Academic Cannibalism

Academic cannibalism

Annual Theme 2024

What could a university look like that does not consume itself, but is resolutely oriented towards a planetary future? How much Apollonian order would it need and how much Dionysian energy? How could the members of such a university dwell in it? And how radically democratic could it be?


The annual theme of the artsprogram and the Center for Cultural Production 2024 follows on from the predominantly pessimistic debates on the state of universities, in which they are described as "darkocracies" (Peter Fleming), psychic hells or as places of white oppression. As part of the lecture series, we want to investigate these self-descriptions and their effects, shed light on the mechanisms of (self-)sabotage of critical thinking, but also discuss alternative educational formats. The annual theme of artsprogram and the Center for Cultural Production 2024 follows on from the predominantly pessimistic debates on the state of universities, in which they are described as "darkocracies" (Peter Fleming), psychic hells or places of white oppression. As part of the lecture series, we want to investigate these self-descriptions and their effects, shed light on the mechanisms of (self-)sabotage of critical thinking, but also discuss alternative educational formats.


Beyond that stage designer Katharina Pia Schütz will transform the university's art space, the White Box, into a futuristic study room containing an artistic archive of utopian, failed, experimental and surprising educational formats and alternative educational institutions. The spectrum ranges from Black Mountain College to the "New Centre for Research & Practice and the Fixing the Future platform". Over the course of the year, the study space, bathed in a cool, magical blue, will be used to show, perform, document and experience how Academia can also be conceived.

Erster Inhalt

As early as the 1980s, the philosopher Jean-François Lyotard made the observation of an unstoppable "mercantilization of knowledge". "The old principle that the acquisition of knowledge is indissociable from the training (Bildung) of minds, or even of individuals, is becoming obsolete and will become ever more so," he summarized at the time. In the 21st century, professors and students are now primarily practicing a kind of over-regulated pseudo-entrepreneurship, preferably raising their own funding. At the same time, however, their members operate in a highly bureaucratized academic routine in which the constant expectation and demand for self-evaluation and external evaluation has become ubiquitous practice. Evaluation, which promises to advance the development of individual researchers and institutes, equips students with the power to evaluate without empowering them intellectually. As a result, writes historian Joan Wallach-Scott, students become customers and professors become bureaucratic service providers. To paraphrase Friedrich Kittler's famous formula of the “exorcism of spirit from the humanities” (Austreibung des Geistes aus den Geisteswissenschaften), this de facto promotes an expulsion of the critical spirit (Geist), and it does so far beyond the humanities.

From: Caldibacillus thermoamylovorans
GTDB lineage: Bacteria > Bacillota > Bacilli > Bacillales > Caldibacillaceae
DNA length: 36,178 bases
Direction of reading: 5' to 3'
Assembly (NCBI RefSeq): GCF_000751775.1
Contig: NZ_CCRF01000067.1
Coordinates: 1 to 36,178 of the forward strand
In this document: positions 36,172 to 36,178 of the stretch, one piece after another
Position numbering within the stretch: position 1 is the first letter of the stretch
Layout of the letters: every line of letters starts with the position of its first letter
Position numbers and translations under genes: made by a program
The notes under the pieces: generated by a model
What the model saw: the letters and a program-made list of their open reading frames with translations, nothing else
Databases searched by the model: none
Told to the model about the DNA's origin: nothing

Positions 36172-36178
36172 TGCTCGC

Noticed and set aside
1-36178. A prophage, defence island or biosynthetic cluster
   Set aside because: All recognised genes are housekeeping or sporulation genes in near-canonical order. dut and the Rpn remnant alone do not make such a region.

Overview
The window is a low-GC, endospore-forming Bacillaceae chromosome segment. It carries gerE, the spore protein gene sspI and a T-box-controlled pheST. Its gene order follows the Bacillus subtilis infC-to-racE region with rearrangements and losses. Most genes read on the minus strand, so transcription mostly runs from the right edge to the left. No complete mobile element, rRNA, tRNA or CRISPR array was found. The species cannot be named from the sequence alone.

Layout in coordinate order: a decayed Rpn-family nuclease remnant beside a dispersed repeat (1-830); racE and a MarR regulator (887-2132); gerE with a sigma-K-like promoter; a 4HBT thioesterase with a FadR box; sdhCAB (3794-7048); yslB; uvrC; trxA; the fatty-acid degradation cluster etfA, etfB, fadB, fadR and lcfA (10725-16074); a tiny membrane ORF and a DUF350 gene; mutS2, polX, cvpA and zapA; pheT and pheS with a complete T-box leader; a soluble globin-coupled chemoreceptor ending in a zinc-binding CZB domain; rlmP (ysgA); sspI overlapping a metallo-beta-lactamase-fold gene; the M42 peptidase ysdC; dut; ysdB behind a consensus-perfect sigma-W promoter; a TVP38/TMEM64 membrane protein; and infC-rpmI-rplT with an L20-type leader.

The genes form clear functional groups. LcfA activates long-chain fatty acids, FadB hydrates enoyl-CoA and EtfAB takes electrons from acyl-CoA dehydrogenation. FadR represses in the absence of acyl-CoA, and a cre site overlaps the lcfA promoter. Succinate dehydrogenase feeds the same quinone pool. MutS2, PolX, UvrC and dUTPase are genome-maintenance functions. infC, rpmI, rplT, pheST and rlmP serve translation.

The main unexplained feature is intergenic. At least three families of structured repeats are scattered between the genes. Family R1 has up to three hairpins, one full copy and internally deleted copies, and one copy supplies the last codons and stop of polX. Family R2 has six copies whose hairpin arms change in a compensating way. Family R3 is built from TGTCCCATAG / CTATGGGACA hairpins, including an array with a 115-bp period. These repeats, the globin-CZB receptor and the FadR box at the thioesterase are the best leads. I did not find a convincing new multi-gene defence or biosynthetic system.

Are universities therefore possibly places that raise false expectations and leave them to a toxic existence? Are they places that, as the Australian management professor Peter Fleming said, have become a psychological hell, "darkocracies"? If one reads the literature of recent decades, universities are in ruins (Bill Readings) or appear as places of white oppression into which critical minds should only sneak in order to steal as much as possible from them; at least this is what the American cultural theorists Stefano Harney and Fred Moten suggested.

Many self-descriptions of professional academics tend to lament the situation of universities from an (imagined) position of victimhood. In the context of the lecture series, however, we want to ask to what extent it is not external constraints or a cannibalistic capitalism that undermines its own foundations - as Nancy Fraser has recently described it - that is to blame for the current academic misery, but rather a central element of late capitalist ideology that has been part of the self-image of academics for much longer as a phantasm of sovereignty: the assumption of being creative, innovative, free and flexible.

In a lecture series, we want to discuss which ideas lead to a kind of self-sabotage of critical thinking and which alternatives can be developed.

Lecture Series

Relisten to the lectures on Apple Podcast here 

Exhibition

Blueprints for Studies | Katharina Pia Schütz | 15.03. - 10.12.2024 | WhiteBox ZF-Campus

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Other Events 

Friday 15.03.24 | Exhibition Operning „Blueprints for Studies“ – a Study Space from Katharina Pia Schütz Kunst-Freitag | Opening at 19.00h Introduction to the Archive 20.00h


Program & Archive

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Time to decide

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